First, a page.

Mac-using academicians may be familiar with the Papers application which allows users build a personal database of PDF articles. A stand-alone version is available for the iPad:
Although this application does not require the desktop copy of the Papers application, I think it might work best when it syncs with a library that exists on your desktop. The company does not make a PC version so I’ve found this app of limited use right now. It might be more useful next time I need to do a new literature review.
This blog runs on WordPress. I know many other academics who run blogs also use WordPress because of its simplicity and ease of use. The WordPress iPad app comes in handy to do light editing, content creation, and spam management on the go.
There are many things that the iPad cannot do. One of them is run PC software like SPSS (used for data analysis). When I need to access specialized applications for a short time, I use VNC viewer which lets me connect to and control my desktop computer (which is running RealVNC) from my iPad. Controlling a desktop computer with only a touchscreen is executed very elegantly with the VNC viewer.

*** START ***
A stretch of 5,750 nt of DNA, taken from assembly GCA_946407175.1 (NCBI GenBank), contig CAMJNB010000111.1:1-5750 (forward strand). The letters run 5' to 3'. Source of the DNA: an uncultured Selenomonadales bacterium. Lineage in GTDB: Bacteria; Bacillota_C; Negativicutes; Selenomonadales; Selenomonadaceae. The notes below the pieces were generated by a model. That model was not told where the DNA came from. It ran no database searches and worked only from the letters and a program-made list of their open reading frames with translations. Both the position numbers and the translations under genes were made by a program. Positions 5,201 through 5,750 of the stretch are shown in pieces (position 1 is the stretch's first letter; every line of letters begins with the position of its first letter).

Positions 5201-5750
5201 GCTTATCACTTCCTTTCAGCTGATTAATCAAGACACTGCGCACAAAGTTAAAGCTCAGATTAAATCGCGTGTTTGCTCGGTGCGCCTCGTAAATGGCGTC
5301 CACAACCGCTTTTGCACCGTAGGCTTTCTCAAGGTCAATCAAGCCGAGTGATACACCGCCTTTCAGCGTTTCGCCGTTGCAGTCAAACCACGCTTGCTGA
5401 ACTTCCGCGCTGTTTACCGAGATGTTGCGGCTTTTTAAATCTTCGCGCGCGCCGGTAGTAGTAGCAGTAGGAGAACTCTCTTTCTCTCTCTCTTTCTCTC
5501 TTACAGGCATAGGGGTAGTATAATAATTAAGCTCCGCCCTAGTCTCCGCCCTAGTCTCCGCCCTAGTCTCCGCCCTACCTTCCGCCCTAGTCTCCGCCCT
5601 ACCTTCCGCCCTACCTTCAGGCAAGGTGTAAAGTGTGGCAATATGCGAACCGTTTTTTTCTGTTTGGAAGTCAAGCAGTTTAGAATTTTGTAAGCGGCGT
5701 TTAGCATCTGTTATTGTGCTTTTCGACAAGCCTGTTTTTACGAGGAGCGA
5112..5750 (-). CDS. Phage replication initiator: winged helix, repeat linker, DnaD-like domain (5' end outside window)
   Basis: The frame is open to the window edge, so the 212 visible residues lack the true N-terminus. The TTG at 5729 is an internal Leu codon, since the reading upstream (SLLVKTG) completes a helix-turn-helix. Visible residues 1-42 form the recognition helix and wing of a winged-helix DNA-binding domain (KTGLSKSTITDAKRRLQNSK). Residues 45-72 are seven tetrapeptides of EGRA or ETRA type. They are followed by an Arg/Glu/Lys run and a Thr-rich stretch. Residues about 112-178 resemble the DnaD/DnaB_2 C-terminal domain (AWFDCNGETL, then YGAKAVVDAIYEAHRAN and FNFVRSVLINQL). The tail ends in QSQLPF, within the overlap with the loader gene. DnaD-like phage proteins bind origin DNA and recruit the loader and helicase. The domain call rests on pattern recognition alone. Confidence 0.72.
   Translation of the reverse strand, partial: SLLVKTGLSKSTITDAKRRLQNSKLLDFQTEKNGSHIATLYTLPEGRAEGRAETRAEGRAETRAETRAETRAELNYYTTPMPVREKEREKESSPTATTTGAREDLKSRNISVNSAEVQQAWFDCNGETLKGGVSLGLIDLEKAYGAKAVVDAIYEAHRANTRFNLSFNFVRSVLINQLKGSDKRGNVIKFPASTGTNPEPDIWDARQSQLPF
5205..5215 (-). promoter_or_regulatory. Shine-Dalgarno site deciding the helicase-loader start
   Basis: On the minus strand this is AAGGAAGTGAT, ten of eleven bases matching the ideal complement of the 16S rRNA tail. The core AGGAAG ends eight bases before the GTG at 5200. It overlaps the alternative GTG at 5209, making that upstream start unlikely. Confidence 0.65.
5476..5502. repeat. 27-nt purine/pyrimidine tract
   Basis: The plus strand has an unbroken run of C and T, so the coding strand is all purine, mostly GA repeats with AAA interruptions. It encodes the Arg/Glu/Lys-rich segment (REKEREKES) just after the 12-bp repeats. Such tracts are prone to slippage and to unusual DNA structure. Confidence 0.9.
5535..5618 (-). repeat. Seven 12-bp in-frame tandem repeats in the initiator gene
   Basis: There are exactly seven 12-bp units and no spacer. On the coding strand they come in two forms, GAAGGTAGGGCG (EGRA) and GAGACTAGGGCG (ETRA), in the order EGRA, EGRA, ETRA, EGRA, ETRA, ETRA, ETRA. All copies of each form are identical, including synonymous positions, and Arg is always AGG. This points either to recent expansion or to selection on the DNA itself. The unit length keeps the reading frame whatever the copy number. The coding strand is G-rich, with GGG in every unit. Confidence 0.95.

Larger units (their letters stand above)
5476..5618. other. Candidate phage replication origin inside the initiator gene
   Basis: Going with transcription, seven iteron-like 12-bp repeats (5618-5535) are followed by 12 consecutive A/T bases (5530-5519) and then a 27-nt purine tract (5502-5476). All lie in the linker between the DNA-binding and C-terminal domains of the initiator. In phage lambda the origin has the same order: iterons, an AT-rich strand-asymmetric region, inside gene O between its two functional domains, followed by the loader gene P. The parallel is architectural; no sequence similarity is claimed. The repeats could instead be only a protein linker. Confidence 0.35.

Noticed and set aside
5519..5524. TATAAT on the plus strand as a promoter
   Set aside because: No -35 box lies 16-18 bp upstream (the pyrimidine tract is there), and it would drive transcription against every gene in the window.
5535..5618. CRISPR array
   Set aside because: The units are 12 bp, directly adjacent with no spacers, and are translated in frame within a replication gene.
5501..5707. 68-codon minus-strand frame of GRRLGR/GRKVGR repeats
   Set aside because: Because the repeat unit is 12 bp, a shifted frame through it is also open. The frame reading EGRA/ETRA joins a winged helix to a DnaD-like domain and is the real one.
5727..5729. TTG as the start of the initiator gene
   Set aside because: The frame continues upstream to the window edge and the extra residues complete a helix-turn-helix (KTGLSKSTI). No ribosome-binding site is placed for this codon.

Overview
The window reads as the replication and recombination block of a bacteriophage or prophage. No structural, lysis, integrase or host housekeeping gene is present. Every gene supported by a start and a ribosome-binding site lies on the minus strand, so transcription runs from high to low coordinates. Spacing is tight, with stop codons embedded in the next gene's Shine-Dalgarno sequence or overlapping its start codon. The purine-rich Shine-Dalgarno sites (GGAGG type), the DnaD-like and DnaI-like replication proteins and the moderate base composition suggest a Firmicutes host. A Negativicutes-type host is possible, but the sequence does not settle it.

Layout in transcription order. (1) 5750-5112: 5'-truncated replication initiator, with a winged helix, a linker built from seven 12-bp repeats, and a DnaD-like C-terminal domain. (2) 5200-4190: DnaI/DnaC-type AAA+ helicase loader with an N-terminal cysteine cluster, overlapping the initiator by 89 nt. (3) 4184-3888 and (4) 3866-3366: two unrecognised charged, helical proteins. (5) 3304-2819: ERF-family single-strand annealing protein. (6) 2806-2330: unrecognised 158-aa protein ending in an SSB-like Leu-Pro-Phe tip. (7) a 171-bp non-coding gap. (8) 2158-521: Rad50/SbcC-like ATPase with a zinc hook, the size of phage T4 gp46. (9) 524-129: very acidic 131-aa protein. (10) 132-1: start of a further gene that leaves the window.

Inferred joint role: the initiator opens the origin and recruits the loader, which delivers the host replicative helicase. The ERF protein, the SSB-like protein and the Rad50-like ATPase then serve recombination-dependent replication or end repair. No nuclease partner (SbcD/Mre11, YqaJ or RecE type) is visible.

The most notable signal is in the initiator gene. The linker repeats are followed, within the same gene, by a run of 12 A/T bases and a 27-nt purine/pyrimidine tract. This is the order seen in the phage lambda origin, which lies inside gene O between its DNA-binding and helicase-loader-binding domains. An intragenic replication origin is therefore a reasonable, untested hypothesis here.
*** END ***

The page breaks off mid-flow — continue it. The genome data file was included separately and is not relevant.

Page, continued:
Finally, if you’re like me and don’t necessarily want to broadcast to the world that you are carrying around an iPad, what better hiding place than in a book! I just received the DodoCase (after a 6 week wait). Highly recommended:
A tragedy occurred last week in West Virginia where a rock climber died apparently due to a human factors issue with her gear. This text comes from a commenter on Rockclimbing.com:
The climber was Karen Feher from Midlothian Va. She climbed to the anchor of Rico Suave and clipped in direct. Her setup: She had two thin dyneema slings girth hitched to her harness. At the end of each sling was a locking carabiner held in place with a rubber Petzl keeper…She clipped a locker to each bolt and probably called off belay. I’m unclear if she was going to rappel or lower. It doesn’t matter. She fell to the ground.